David Bourget (Western Ontario)
David Chalmers (ANU, NYU)
Rafael De Clercq
Jack Alan Reynolds
Learn more about PhilPapers
Stanford Encyclopedia of Philosophy (2009)
Social “construction,” “constructionism” and “constructivism” are terms in wide use in the humanities and social sciences, and are applied to a diverse range of objects including the emotions, gender, race, sex, homo- and hetero-sexuality, mental illness, technology, quarks, facts, reality, and truth. This sort of terminology plays a number of different roles in different discourses, only some of which are philosophically interesting, and fewer of which admit of a “naturalistic” approach—an approach that treats science as a central and successful (if sometimes fallible) source of knowledge about the world. If there is any core idea of social constructionism, it is that some object or objects are caused or controlled by social or cultural factors rather than natural factors, and if there is any core motivation of such research, it is the aim of showing that such objects are or were under our control: they could be, or might have been, otherwise
|Keywords||No keywords specified (fix it)|
No categories specified
(categorize this paper)
|Through your library||Configure|
References found in this work BETA
No references found.
Citations of this work BETA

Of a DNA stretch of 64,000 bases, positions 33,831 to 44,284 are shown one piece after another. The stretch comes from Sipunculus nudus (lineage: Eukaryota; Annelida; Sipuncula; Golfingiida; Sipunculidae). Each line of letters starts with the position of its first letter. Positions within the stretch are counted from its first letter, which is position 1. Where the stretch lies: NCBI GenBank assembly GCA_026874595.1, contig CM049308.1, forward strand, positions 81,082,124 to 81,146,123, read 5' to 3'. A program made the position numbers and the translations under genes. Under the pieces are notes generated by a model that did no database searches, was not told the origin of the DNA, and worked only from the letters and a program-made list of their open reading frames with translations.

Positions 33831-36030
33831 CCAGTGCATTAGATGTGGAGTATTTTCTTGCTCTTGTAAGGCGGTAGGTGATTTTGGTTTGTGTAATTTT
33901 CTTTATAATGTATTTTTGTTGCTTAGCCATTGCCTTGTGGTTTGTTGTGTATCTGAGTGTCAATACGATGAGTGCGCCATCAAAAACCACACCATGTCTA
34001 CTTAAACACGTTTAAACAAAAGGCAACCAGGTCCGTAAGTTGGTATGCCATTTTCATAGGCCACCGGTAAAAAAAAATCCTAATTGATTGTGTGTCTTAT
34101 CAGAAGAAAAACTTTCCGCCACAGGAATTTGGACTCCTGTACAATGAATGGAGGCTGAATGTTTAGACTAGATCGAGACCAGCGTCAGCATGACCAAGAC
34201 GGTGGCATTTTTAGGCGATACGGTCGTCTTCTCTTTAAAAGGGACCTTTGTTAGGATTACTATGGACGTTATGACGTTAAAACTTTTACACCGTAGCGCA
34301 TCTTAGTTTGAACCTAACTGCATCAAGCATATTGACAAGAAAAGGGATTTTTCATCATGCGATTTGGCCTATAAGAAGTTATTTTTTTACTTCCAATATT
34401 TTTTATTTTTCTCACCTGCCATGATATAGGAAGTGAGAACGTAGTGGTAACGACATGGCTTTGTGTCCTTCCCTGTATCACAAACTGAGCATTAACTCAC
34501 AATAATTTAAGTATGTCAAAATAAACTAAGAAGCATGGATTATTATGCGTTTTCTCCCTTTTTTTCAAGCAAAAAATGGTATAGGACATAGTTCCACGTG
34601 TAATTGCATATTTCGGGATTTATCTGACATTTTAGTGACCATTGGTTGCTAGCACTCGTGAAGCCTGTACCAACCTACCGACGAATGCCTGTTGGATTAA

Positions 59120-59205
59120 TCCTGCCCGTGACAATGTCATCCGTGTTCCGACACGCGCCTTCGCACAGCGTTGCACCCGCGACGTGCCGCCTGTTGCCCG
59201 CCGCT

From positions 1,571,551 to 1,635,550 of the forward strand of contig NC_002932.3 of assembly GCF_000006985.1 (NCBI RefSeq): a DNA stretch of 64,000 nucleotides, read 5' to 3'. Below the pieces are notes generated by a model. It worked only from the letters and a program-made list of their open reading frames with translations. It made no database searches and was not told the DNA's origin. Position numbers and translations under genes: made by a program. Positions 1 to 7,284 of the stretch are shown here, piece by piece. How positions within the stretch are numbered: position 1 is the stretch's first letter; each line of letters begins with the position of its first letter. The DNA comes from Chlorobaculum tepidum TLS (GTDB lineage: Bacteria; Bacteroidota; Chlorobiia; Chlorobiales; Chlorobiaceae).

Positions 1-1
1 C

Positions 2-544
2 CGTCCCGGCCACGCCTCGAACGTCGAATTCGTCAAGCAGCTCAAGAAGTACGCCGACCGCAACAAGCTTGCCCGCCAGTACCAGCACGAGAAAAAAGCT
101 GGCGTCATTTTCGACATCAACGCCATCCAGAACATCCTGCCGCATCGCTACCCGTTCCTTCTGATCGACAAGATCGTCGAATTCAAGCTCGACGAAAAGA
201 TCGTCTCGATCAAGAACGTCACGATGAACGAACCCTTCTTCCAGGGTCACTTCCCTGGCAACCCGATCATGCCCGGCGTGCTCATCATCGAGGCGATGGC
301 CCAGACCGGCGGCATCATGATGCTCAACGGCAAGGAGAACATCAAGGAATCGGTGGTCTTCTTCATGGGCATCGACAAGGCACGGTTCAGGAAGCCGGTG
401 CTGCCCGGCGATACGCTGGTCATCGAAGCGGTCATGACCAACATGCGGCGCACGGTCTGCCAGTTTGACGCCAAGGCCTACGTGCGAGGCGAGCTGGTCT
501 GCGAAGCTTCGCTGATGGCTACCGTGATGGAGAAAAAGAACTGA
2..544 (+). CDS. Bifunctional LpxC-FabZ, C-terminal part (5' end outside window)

No citations found.
Similar books and articles
Michael Corsten (1998). Review Symposium on Searle : John Searle, the Construction of Social Reality. Free Press, New York, 1995. Pp. 241. $25. I. Between Constructivism and Realism—Searle's Theory of the Construction of Social Reality. [REVIEW] Philosophy of the Social Sciences 28 (1):102-121.
Nikolay Milkov (2011). Towards a Reistic Social-Historical Philosophy. In Petrov V. (ed.), Ontological Landscapes: Recent Thought on Conceptual Interfaces between Science and Philosophy. Ontos.
J. P. Smit, Filip Buekens & Stan du Plessis (2011). What is Money? An Alternative to Searle's Institutional Facts. Economics and Philosophy 27 (1):1-22.
Ronald Mallon & Stephen P. Stich (2000). The Odd Couple: The Compatibility of Social Construction and Evolutionary Psychology. Philosophy Of Science 67 (1):133-154.
David W. Kidner (2000). Fabricating Nature: A Critique of the Social Construction of Nature. Environmental Ethics 22 (4):339-357.
Stephen P. Stich & Ron Mallon (2000). The Odd Couple: The Compatibility of Social Construction and Evolutionary Psychology. Philosophy of Science 67 (1):133-154.
Added to index2009-01-30
Total downloads33 ( #44,430 of 1,089,153 )
Recent downloads (6 months)1 ( #69,735 of 1,089,153 )
How can I increase my downloads?